What makes us different, is that we applied our classification framework to classify over 800 tokens with it (TOKENBASE).

What are the central messages of ITSA (which we can use)?

We strive to bring companies, universities, governmental bodies, and associations together to create market standards for the token markets of the future. Further, we want to offer information for free or for a small fee online so that the above-mentioned organizations can use our knowledge to do their research.

Do you work together with regulators?

We are currently in contact with authorities such as the Bafin.
The current legal environment is still uncertain in specific areas. Therefore, we consciously excluded topics with still fluctuating regulations – for example, we created our own definition for “investment token” instead of “security token”, as the legal definition still varies from country to country.
The Bundesverband Blockchain and thinkBLOCKtank already deal with the legal classification as part of our founding members.

Could the term “investment token” win over “security token”?

Both will prevail. One focuses on the business aspect and the other one on the legal categorization.

That is why ITSA is a great match with the Blockchain Bundesverband, which focuses on the legal aspect.

An interesting thing we found through our research is, that there are currently ca. 20 investment token (equity-like, etc.), that are not legally a security token. This means they have found an interesting workaround.

How should the International Token Classification (ITC) be referenced?

For referencing the International Token Classification (ITC) simply write “ITC (2019)” or with more detail:

International Token Classification (ITC), version of April 2019, International Token Standardization Association (ITSA), see www.itsa.global

For referencing the International Token Classification (ITC), the following text passage can – as an example – be used within a manuscript in the written Text:

More specifically, the International Token Classification (ITC) was used. This classification system was established by the International Token Standardization Association (ITSA). For the specification of ITC classes, see Sandner et al. (2018).

Then, in the reference list, the following source can be mentioned:

Sandner, P., Ketz, C., Tumasjan, A., and Lentge, K. (2018), A Taxonomy for Classifying Cryptographic Tokens. SSRN Working Paper, International Token Standardization Association (ITSA).

How should the daily database for token markets (TOKENBASE) be referenced?

For referencing the token database TOKENBASE in a short version, simply write “TOKENBASE (2019)” or with more detail:

TOKENBASE, version of April 2019, International Token Standardization Association (ITSA), see www.itsa.global

For referencing the token database with all details, the following text passage can – as an example – be used within a manuscript in a written text:

For data on tokens and their daily prices, the worldwide token database TOKENBASE was used. The version of April 2019 was employed.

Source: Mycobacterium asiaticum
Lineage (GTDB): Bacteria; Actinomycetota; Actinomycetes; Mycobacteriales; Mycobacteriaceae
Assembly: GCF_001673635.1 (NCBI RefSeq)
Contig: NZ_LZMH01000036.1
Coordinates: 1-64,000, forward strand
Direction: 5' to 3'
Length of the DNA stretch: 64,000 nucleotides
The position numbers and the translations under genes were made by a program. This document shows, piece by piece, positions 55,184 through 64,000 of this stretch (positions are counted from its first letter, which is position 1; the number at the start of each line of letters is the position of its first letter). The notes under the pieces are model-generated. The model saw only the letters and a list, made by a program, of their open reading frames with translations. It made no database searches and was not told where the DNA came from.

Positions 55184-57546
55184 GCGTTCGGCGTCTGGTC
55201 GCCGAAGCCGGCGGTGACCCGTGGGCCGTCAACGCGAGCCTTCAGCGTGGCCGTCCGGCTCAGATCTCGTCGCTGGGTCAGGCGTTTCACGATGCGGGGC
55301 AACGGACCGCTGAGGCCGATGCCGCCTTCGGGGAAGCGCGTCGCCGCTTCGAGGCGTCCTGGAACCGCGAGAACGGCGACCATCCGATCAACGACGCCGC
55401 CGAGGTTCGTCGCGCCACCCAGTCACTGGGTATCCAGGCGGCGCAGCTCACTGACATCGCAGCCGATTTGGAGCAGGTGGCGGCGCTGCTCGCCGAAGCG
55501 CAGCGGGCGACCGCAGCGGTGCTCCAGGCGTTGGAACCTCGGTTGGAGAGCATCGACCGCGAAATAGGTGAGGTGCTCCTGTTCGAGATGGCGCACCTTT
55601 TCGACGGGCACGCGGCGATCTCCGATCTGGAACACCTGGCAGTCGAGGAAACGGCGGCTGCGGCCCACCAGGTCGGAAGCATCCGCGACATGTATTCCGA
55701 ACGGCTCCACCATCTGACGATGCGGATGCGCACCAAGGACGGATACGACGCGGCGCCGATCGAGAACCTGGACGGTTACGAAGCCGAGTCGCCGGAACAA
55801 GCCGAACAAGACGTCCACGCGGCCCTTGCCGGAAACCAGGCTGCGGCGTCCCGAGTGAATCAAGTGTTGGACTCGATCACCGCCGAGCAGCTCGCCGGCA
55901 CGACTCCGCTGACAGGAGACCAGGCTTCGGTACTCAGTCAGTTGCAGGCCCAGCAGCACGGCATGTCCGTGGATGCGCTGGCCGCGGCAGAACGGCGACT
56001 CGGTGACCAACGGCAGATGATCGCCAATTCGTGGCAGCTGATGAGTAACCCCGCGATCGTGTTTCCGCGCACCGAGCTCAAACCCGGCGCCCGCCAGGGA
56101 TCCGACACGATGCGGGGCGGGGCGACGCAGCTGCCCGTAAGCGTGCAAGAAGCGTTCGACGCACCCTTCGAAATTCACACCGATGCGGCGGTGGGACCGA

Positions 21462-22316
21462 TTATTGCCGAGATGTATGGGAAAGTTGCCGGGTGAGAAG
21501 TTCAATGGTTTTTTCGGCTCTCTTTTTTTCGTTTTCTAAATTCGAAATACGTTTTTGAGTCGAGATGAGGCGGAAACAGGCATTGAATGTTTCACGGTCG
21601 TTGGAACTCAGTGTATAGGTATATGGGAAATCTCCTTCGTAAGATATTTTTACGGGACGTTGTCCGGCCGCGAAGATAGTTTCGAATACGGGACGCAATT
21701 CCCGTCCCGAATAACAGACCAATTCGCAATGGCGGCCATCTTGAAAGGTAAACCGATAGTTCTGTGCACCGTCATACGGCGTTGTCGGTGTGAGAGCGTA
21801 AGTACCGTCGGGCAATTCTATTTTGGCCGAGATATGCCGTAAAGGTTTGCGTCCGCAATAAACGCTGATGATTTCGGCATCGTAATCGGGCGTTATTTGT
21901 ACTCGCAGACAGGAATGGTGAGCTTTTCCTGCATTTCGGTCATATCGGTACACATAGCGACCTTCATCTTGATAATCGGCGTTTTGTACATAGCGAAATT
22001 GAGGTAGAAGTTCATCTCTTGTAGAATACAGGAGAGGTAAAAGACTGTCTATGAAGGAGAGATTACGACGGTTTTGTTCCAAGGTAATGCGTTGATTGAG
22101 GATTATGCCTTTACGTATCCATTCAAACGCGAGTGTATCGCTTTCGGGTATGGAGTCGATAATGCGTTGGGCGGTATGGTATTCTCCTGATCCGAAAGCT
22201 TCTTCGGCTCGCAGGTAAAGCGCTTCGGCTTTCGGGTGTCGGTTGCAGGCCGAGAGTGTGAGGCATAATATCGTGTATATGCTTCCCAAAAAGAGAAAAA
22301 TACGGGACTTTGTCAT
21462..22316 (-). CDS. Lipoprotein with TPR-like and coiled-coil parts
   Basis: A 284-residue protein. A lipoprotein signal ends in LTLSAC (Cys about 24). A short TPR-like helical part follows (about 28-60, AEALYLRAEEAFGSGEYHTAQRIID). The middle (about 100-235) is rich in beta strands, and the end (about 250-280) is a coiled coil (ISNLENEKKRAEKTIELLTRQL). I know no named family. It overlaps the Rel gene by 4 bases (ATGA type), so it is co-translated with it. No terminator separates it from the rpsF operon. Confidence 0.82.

Then, for example in the footnote, the following source can be mentioned:

The worldwide token database (TOKENBASE) is available under license from the International Token Standardization Association (ITSA), see www.itsa.global for more information.

Can I use the data for educational purposes?

Yes, both educational and academic usage is covered by our academic plan. Commercial usage, however, requires a special license which is included in our business membership.

About the membership

How and to what extent can I join your efforts?

Currently, we offer membership options for individuals, companies, and other organizations such as academic institutions. Members support the association with their membership fees and know-how. We welcome especially those that want to actively bring their contacts and know-how into the initiative. We mention institutional investors on our website.

What do I get as an associate founding member of ITSA?

As an associated founding member (active membership) you have full access to ITIN, ITC, and TOKENBASE, voting rights and can participate in our working groups (our first working group kickoff will be in Q2 2019).

Is there a refund policy?

No, feel free to play around with the free data until you are certain. You can get a sample of our TOKENBASE here.

What kind of founding member can I become?

Working group meetings will be held mostly virtually (as we have a very international list of founding members) on a regular basis. We expect the kickoff for our first working groups in Q2 2019.

Can you send me an excerpt of TOKENBASE?

We are still in the process of setting up and defining the specific data offerings of TOKENBASE with our partner Kaiko. Hence, I can, unfortunately, not provide you with a sample at this point in time. What I can say so far is that all market data (trading volumes, market cap, prices, etc.) will be offered in daily resolution on an aggregate level (for active members and sponsoring members) and as well on exchange level (for active members only) for free.

About working groups

How are working groups organized?

Our working groups will be set up by the executive board, depending on the demand and diversification of our associate founding members. Working groups are led by a chairman and vice-chairman that report to the executive board of ITSA on a regular basis.

When and how often will working groups take place this year?

Working group meetings will be held mostly virtually (as we have a very international list of founding members) on a regular basis. We expect the kickoff for our first working groups in Q2 2019.

How do active and passive participation in the working groups differ?

The active participation in a working group in the context of an active membership primarily means that you have a vote in the elections and polls. You may also lead a working group.

If you are a passive member of a working group in the context of a sponsoring membership, you may join working groups and inform yourself. You may even bring in an adequate amount of proposals. However, you will not have a voting right and you cannot lead a working group.